Dora Seres, flute
Egils Upatnieks, oboe/english horn
Egīls Šēfers, clarinet
David M.A.P. Palmquist, horn
Niels Anders Vedsten Larsen, bassoon
Carl Neilsen is one of those composers whose skill and talent I can hear but, for some reason I don't know, not a single piece of his I have ever heard has ever moved me. I know that isn't the reaction of most other people, he's a composer who goes in and out of popularity, there was a major revival in interest in his music in the United States in the 1970s. I hope you're someone who he does speak to but I doubt he ever will to me after fifty years of listening.
Update: Anyone who believes Lenny Bernstein could conduct a "definitive" performance of any piece of music he didn't compose, himself, is too stupid to have an important opinion about music. And that isn't even getting to the FACT that Bernstein was one of the most notorious distorters of musical scores who ever had a major career. Gunther Schuller documented that in his classic study of recorded performances and their deviation from or adherence to the stated intentions of the composer, The Compleat Conductor.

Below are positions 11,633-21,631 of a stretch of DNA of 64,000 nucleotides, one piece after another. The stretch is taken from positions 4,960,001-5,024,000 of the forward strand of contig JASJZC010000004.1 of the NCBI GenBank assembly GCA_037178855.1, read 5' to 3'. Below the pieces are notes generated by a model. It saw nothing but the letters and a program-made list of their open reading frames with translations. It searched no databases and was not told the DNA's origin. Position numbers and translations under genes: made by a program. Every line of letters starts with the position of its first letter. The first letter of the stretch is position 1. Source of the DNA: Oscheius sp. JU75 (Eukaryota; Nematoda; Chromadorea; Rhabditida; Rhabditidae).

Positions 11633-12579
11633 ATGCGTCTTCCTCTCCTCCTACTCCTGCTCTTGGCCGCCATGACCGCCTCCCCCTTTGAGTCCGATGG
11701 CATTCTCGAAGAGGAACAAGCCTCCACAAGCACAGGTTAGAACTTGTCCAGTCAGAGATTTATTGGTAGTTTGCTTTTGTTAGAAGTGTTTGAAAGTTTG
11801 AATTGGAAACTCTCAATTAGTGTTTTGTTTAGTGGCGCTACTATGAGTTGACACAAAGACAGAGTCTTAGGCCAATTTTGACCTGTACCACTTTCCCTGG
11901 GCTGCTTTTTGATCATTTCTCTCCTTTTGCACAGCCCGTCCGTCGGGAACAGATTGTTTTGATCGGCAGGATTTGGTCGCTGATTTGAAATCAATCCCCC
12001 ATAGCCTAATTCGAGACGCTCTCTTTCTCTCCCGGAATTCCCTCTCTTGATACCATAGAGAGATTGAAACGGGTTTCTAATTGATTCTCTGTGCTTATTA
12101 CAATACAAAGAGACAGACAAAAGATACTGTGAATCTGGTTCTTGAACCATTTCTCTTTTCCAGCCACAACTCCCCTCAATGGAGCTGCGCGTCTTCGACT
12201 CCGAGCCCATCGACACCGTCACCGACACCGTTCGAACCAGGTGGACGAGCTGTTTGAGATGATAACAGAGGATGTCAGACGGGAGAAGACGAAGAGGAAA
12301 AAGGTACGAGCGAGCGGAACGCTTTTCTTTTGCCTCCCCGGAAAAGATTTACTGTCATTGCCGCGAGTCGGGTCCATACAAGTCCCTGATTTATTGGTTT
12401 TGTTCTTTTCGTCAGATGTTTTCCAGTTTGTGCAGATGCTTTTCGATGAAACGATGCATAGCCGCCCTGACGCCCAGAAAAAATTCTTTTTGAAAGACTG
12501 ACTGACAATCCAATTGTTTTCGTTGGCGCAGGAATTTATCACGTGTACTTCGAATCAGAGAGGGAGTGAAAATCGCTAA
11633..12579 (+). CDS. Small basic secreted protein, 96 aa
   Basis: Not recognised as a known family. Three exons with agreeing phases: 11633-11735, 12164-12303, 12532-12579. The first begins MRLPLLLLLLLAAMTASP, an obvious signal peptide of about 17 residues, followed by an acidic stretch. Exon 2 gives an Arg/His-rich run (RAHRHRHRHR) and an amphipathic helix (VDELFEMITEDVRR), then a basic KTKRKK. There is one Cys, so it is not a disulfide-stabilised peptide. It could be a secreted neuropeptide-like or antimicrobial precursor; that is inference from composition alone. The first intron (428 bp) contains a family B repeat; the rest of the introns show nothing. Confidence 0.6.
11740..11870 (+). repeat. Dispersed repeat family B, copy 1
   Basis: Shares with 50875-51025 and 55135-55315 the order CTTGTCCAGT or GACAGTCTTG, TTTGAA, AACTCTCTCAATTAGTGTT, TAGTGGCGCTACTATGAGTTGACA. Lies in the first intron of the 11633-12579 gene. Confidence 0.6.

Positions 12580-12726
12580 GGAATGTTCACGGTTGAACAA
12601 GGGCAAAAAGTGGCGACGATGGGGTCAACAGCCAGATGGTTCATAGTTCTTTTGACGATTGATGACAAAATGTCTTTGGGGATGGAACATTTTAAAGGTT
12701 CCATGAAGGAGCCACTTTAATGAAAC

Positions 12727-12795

Apart from pre-recorded electronic composition without any live performance elements, the common declaration that this or that performance is "definitive" is the creation of idiot critics who don't know enough about music to have an important opinion about music. As just about every composer who has ever performed or conducted their own music performs a composition differently every time they perform it, especially those pieces which rely on soloists, singers, other performers, the entire concept of "definitive performances" is professional critic bull shit.